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January 3, 2024

HR compliance checklist: Staying compliant in 2024

Helping HR teams stay ahead of emerging risks.


  • HR compliance checklist for 2024
  • Key legislation for HR teams
  • How Marsh McLennan Agency can help

Human resource professionals are responsible for ensuring businesses can compete for and retain the best talent. But they are also there to protect their businesses from risk.

Identifying and managing the various risks associated with hiring and employing people in 2024 is an increasingly complex and important challenge. From employee benefits and workplace safety to discrimination and cybersecurity, your HR manager needs a deep understanding of a broad range of issues that could potentially cause financial and reputational harm.

In this article, we've assembled our HR compliance checklist for 2024 to help HR teams stay across common and emerging risks.

HR compliance checklist for 2024

Staying compliant with state and federal employment law is no easy task. The Department of Labor alone enforces more than 180 laws that apply to workplaces, covering everything from pay and working hours to employee benefits and workplace health and safety.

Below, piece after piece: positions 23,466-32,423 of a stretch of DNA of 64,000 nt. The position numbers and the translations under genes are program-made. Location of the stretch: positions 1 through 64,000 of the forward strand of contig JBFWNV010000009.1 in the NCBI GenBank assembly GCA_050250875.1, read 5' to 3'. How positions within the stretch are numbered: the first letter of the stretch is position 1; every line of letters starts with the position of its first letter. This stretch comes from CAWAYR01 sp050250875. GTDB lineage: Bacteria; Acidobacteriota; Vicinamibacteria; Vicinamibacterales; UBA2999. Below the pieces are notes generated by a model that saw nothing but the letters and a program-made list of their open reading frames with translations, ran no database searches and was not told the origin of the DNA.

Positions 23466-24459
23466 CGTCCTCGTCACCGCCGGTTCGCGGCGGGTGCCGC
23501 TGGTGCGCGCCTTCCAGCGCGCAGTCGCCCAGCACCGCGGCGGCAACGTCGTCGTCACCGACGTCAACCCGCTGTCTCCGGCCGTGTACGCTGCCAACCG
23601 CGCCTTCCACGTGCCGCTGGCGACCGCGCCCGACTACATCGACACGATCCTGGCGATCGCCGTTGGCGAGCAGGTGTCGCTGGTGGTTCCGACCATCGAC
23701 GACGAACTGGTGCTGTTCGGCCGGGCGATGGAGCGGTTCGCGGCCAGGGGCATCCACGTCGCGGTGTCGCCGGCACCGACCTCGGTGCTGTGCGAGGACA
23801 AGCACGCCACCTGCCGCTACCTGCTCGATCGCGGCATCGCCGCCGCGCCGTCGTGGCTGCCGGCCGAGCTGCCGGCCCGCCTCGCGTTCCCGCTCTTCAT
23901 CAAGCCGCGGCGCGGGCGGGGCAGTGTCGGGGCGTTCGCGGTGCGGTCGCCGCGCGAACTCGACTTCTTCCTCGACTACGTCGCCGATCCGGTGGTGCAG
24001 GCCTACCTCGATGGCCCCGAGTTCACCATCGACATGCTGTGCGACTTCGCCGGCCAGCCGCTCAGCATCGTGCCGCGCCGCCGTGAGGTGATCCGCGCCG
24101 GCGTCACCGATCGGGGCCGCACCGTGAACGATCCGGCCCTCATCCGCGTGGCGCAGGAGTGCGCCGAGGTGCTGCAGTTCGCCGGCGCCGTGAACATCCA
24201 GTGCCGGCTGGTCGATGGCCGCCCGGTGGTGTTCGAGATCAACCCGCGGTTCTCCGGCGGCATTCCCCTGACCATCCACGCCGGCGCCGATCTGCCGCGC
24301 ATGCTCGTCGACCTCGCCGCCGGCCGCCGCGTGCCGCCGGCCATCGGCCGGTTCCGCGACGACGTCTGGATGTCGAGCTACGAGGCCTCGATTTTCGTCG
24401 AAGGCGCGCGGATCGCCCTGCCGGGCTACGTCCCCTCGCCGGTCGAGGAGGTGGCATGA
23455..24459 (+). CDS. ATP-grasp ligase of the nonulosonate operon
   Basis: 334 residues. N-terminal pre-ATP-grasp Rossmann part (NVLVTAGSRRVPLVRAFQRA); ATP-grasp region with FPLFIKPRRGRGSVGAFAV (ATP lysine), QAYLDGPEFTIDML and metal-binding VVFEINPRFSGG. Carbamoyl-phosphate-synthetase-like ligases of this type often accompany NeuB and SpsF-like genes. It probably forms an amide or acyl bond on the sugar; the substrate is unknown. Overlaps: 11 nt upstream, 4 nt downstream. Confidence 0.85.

It's also important to remember that part of the challenge for HR professionals is to understand which employment laws apply to their businesses and how those laws should be interpreted. HR compliance is not one-size-fits-all.

However, there are some essential elements that all HR professionals need to know in 2024. Here are six questions you can ask to help keep your business compliant: 

1. Which employee benefits are legally mandated?

As HR teams look for new ways to attract and retain the best people, they often focus on employee health and benefits programs. But employee health and benefits are not just about developing innovative, tailored programs that can help set your business apart from the competition.